Update: Google has reached out to us with the following comment on the matter:
The Screenwise Meter iOS app should not have operated under Apple's developer enterprise program — this was a mistake, and we apologize. We have disabled this app on iOS devices. This app is completely voluntary and always has been. We've been upfront with users about the way we use their data in this app, we have no access to encrypted data in apps and on devices, and users can opt out of the program at any time."
Google has also been caught using apps through Apple's program that is used to deliver apps internally on its platform. Basically, these are normally apps that are being tested internally before they are pushed out to the general public, or these are apps that employees need to use to do their job and companies don't want them available on the App Store.
However, Google was exploiting that program, and this comes less than 24 hours after news broke that Facebook was doing it with an app that Apple banned from the App Store.
In Google's app – named Screenwise – it was inviting users that were 18 and older, to download the app by giving them a special code and registration process, that would use the Enterprise Certificate on their iPhone.
Screenwise launched back in 2012, it was a way for users to get things like gift cards by sideloading a VPN app onto their phone. This app would allow Google to see just about anything they did on their smartphone. The app was later renamed to Google Opinion Rewards, and available on Android as well, but the difference with Android is that Google was not exploiting the way the Play Store is used, versus exploiting the App Store on iPhone.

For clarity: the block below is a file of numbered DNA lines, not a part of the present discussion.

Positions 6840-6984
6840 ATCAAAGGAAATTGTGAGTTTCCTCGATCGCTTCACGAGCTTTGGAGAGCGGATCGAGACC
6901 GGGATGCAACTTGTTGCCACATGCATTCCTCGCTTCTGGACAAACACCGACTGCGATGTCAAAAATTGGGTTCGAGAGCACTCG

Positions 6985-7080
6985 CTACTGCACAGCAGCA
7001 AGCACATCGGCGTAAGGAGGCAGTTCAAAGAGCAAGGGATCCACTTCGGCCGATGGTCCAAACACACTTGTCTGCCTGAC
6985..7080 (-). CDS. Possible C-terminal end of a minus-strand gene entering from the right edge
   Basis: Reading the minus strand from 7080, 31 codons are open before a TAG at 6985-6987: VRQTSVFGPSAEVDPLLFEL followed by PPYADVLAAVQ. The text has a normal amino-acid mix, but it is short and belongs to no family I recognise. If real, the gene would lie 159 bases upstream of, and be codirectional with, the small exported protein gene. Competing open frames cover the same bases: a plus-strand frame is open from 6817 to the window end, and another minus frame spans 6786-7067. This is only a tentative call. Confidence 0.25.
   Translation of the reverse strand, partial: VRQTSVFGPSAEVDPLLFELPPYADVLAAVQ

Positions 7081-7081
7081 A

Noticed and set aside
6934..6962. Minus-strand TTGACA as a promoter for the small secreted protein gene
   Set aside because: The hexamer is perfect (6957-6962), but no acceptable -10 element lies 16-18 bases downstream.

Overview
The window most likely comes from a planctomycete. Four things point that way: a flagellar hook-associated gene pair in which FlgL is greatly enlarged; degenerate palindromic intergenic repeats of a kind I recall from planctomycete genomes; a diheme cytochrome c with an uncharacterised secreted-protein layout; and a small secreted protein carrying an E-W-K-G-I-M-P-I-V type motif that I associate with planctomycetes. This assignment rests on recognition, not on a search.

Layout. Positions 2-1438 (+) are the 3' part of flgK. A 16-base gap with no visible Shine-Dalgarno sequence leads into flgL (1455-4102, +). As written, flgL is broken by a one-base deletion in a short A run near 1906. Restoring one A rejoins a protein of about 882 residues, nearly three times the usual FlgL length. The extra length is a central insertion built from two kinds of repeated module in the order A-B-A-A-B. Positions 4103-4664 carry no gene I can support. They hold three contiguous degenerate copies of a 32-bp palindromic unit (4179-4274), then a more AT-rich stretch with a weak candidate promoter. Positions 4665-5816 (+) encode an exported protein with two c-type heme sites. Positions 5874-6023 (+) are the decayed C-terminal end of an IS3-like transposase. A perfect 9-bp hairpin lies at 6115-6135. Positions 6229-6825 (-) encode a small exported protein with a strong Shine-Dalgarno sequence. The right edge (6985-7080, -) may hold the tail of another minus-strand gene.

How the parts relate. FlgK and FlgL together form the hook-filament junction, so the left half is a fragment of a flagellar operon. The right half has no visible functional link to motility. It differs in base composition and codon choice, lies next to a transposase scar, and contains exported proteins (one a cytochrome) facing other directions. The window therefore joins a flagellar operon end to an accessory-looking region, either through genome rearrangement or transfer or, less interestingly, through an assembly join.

Google may not get as bad of a wrap as Facebook did here, since it is more upfront about what data is collecting from you. However, by offering monetary rewards for giving this information up, many users are going to care less about what they are giving up. As they see it as getting free money, for doing nothing different, really. And that's where the issue lies.
For Facebook, it was much more secretive about its app, having it distributed by another company, and pushing ads on platforms like Snapchat where teenagers are normally found. Not only exploiting Apple's rules, but also exploiting teenagers as young as 13. Since that story broke last night, Apple has revoked its Enterprise Certificate. Meaning that all of its internal apps no longer work. Which is a really big deal for Facebook (or any technology company). As those internal apps are used to test out code and features before they are pushed out to everyone using the app.
It's unclear if Apple will do the same thing with Google that it did to Facebook. But it is a possibility. Apple may look at it and see that Google was a bit more upfront about what it was collecting and why it was collecting it. And not being so secretive as Facebook, and possibly give Google a pass. Though we'll have to wait and find out.
What is more likely to happen though, is that Apple is going to begin investigating every company that uses its Enterprise Certificate and make sure that it is not using it for nefarious purposes. Seeing as Apple clearly states that these certificates are to be used only for apps that are being used by employees of the company, since they are not being reviewed by the App Store or Apple.